The park suggests that you bring any garbage to the garbage containers every night.  If you don’t, the raccoons seem to not be afraid to come right in, and steal anything.  Even if you’re sitting at the campfire.

In order to rent a canoe, check the Killarney magazine, and it offers 3 different outfitters for canoes.  You simple call them, give them your credit card, and they supply you with the combination to the lock on a specific canoe.  The one I called was $28 per day.  The canoe trip was the highlight of our trip.  We paddled along the outside of the lake, and once you get to the other side, the cliffs are AMAZING.  There is even one spot where the cliff hangs over you.  Canoeing this lake is a must!

The hiking here is AMAZING!  So amazing, I’ve created it’s own category below.  I’ll describe the trails that we went on, and provide some pictures.  First, see some pictures below of Killarney Park.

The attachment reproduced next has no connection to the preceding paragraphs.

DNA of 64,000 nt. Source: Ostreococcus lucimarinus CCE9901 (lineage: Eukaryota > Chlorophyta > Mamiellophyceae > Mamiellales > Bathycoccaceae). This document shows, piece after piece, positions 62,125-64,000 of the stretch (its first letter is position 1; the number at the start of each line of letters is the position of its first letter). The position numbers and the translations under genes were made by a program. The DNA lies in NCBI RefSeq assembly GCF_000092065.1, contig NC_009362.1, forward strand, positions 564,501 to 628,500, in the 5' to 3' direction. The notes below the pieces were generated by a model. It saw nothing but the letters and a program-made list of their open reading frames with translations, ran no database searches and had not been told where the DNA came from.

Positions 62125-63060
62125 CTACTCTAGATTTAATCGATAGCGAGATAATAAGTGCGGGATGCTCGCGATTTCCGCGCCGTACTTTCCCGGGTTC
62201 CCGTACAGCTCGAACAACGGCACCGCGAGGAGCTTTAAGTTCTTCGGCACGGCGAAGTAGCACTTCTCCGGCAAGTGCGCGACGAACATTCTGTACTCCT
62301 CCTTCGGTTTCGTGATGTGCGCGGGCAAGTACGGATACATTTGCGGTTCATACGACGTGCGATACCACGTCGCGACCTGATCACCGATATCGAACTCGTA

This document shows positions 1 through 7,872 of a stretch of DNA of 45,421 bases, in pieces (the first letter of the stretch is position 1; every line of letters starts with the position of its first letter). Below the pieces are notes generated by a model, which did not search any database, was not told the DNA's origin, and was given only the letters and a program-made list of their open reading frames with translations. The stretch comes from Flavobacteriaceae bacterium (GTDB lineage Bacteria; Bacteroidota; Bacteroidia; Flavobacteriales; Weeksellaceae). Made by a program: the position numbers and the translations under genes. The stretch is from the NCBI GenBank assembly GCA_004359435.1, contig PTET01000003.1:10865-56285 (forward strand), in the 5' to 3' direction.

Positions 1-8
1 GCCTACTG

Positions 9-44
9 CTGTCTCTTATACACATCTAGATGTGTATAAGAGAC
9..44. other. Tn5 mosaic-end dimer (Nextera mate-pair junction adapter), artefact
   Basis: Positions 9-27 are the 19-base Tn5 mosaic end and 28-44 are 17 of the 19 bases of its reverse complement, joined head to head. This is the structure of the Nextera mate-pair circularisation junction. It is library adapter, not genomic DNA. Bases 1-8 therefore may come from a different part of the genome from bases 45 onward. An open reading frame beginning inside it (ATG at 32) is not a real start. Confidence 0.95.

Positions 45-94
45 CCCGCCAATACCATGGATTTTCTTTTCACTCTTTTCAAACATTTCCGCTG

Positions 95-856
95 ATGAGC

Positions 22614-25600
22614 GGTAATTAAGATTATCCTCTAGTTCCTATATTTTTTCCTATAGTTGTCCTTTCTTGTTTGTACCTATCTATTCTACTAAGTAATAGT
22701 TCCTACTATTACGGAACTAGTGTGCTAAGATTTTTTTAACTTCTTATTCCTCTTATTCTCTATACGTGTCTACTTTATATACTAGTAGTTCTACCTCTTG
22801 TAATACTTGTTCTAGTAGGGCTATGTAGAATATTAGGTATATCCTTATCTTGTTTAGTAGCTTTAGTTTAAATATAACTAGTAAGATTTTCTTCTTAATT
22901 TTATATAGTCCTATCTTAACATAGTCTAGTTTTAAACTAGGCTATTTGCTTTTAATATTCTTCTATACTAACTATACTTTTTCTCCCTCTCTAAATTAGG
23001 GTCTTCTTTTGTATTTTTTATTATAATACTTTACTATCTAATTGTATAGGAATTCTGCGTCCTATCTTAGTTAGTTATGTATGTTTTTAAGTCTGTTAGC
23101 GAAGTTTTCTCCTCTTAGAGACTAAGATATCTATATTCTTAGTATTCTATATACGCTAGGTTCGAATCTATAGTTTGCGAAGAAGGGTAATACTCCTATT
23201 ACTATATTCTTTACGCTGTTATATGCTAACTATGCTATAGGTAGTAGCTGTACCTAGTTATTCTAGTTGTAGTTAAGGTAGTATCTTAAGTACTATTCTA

View of lake from George Lake A

View of lake from George Lake A

Campsite in George Lake A

Campsite in George Lake A

Site 29

Site 29

Campsite in George Lake A

Campsite in George Lake A

Road following river

Road following river

Campsite

Campsite

Pathway to trail

Pathway to trail

George Lake

George Lake

George Lake

George Lake

George Lake

George Lake

Hiking Trails

Here, I will describe the trails that I hiked on.  I don’t have pictures handy right now, but will add them eventually.  You can see a brief description of all the trails in the park HERE